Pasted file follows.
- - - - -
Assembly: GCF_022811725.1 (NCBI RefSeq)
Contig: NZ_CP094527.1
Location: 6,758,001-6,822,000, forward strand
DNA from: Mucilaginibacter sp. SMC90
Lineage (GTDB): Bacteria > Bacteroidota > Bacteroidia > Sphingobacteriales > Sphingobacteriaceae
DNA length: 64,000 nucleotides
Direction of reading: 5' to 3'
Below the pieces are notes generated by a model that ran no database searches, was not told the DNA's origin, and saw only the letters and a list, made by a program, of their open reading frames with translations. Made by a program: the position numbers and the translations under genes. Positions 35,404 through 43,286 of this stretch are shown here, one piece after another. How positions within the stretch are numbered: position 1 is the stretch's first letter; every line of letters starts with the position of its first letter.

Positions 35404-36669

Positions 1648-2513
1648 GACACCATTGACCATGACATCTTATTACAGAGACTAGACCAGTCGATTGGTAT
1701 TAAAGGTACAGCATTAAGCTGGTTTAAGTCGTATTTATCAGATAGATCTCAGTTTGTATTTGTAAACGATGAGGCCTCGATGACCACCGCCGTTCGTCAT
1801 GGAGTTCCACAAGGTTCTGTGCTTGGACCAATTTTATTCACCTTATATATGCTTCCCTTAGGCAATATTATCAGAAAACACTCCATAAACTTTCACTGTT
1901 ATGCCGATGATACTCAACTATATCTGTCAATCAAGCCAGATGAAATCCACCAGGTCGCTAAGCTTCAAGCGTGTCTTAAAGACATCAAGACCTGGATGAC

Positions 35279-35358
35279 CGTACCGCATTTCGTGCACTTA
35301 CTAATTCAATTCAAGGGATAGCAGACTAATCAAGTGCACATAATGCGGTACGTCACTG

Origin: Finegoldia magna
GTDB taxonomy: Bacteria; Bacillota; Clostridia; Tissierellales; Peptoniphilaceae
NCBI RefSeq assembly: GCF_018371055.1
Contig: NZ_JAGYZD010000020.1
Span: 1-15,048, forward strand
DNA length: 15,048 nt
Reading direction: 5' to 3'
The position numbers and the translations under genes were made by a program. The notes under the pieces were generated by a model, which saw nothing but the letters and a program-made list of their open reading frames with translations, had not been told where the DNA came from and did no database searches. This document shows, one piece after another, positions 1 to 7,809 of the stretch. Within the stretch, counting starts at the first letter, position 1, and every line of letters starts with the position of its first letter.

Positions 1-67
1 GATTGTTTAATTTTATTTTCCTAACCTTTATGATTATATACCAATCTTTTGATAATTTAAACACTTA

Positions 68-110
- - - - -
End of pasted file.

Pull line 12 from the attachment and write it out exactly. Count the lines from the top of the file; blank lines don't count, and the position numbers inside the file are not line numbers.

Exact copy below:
1701 TAAAGGTACAGCATTAAGCTGGTTTAAGTCGTATTTATCAGATAGATCTCAGTTTGTATTTGTAAACGATGAGGCCTCGATGACCACCGCCGTTCGTCAT